Inner-city Nun With A Mission

Religion

June 05, 2005|By Rasheim T. Freeman | Rasheim T. Freeman,SUN STAFF

To her old Cherry Hill neighbors, she is just another "sister." From her outward appearance, it is difficult to determine that she really is "Sister" Margaret Brogden. "More people are surprised when they find out that I am a black [Catholic] sister, especially without the veil and the habit," Sister Margaret says, jokingly. "They think that I am just calling myself a 'sister.' "

Indeed, Sister Margaret is a rare occurrence. Statistically speaking, an African-American woman whose calling is to be a nun borders on the miraculous. Sister Margaret is one of only two African-Americans in her order, the Mission Helpers of the Sacred Heart, which has 87 members. And she's only one of roughly 300 African-American nuns in the United States, according to the U.S. Conference of Catholic Bishops's Web site, www.usccb.org

But Sister Margaret believes her color does not define her life or what her life's work is about. Sister Margaret is about helping the children of the Transfiguration Catholic Community, a combination of three former church parishes in West Baltimore.

As Transfiguration's youth and religious-education minister, Sister Margaret organizes positive activities for the young people who take part in the community's programs. The activities, which are open to Catholic and non-Catholic youths, include out-of-town retreats, teen-hangout nights and discussions about religion.

At age 40, Sister Margaret isn't much older than some of the young aunts or uncles of the youths she works with, which helps her to reach those who otherwise might be intimidated by the Catholic Church -- especially the at-risk youth.

Sister Margaret talks about her up-to-date approach to working with youth, the state of the Catholic Church and being one of 3 million African-American Catholics.

What do the 3 million African-American Catholics have to look forward to now that Benedict XVI is pope?

I think that he will continue in the tradition of Pope John Paul II. He is committed to things like World Youth Day in Germany, and he might want to do World Youth Days around the world because it was a big initiative for Pope John Paul II. But, he has always been known as a conservative. I think that Pope Benedict's official statement was that he will be looking for the guidance of the Holy Spirit.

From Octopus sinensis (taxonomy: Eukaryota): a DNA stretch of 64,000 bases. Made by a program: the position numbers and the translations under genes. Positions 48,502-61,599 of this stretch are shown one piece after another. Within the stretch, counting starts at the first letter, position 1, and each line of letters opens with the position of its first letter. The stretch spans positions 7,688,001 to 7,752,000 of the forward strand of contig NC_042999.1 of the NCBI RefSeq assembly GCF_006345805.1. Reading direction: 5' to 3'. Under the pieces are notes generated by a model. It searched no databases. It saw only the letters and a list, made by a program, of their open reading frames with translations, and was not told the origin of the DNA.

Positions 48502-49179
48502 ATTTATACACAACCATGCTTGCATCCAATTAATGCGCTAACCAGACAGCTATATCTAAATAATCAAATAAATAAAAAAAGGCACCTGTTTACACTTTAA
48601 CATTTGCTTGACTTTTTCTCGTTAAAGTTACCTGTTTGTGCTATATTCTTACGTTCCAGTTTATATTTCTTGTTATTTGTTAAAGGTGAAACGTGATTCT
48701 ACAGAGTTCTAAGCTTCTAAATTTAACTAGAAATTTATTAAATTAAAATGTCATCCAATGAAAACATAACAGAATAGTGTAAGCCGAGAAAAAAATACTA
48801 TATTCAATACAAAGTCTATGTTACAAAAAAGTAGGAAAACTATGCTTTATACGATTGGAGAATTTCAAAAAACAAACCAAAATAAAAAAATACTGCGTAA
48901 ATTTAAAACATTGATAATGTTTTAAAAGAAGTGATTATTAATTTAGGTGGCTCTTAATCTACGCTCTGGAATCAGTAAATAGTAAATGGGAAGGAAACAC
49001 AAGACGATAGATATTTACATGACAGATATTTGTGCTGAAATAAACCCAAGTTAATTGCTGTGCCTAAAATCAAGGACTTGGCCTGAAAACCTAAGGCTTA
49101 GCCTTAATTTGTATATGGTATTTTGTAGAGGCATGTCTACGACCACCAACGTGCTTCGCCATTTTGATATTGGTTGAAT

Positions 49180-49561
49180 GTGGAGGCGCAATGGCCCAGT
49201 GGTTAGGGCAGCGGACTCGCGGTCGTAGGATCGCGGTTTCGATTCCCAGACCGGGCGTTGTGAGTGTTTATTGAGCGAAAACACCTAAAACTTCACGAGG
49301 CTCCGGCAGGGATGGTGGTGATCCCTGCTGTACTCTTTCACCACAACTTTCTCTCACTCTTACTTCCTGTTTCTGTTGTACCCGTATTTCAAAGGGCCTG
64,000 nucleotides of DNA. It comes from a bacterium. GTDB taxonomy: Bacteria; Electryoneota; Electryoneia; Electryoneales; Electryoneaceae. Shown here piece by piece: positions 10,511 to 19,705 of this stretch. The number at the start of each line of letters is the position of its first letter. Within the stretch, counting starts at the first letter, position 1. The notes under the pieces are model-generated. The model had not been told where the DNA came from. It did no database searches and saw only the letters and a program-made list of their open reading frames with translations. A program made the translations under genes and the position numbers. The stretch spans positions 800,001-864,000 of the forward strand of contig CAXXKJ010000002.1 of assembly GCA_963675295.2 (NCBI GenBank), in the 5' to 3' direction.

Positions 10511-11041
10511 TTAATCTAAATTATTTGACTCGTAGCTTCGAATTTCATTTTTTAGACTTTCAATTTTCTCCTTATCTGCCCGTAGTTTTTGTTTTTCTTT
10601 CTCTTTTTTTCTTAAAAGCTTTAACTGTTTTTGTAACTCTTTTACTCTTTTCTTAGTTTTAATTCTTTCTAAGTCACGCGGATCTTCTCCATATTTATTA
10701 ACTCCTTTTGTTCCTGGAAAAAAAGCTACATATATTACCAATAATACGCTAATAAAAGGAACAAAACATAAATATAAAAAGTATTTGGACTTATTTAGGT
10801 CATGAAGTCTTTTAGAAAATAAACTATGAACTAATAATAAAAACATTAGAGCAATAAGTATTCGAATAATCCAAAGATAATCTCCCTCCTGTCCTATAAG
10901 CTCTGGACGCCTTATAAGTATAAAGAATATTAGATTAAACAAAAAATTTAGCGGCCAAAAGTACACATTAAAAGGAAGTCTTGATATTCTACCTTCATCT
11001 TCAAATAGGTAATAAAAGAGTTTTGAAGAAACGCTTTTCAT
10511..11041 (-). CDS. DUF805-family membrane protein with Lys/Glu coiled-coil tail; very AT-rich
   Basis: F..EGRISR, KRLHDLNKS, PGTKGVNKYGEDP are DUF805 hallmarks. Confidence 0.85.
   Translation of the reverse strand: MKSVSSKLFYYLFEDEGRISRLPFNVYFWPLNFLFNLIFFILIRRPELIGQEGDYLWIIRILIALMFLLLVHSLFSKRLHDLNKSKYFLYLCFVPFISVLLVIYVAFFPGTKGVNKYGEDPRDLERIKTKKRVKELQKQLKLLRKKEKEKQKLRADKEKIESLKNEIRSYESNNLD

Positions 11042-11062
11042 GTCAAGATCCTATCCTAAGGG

Is the Catholic Church changing its approach to attract more teens by having youthful ministers such as you?

No, I don't think so. I do want to open doors to as many teens as possible. But the [Transfiguration] program is not about numbers. I am not trying to fill a quota. It's about trying to have a quality program.

Do you think that there are some initiatives or commitments that need to be developed by the church in order to reach the African-American community?

A lot of urban churches are closing due to lack of money, priests, etc. Churches in the hearts of cities provide a beacon of light in the community, and if we go away then that light goes out. You gotta preach that urban gospel so that they can understand it. You have to meet people where they are.

Pope Benedict XVI's appointment was looked at by many theologians as a way to make sure that more Europeans stay with the Catholic Church. What does this mean for American Catholics?

There's never been an American pope. And I'm not sure if there ever will be. I don't think that the pope necessarily affects the day-to-day lives of American Catholics. The pope isn't like the president or Congress -- he is more of a spiritual head of the Catholic Church.

Will there ever be an African-American pope?

We live in a world that sees color and judges it, only allowing it so much room. And that's the reality of the world we live in. Asking me if there's going to be an African-American pope is like asking me if there is going to be an African-American president.

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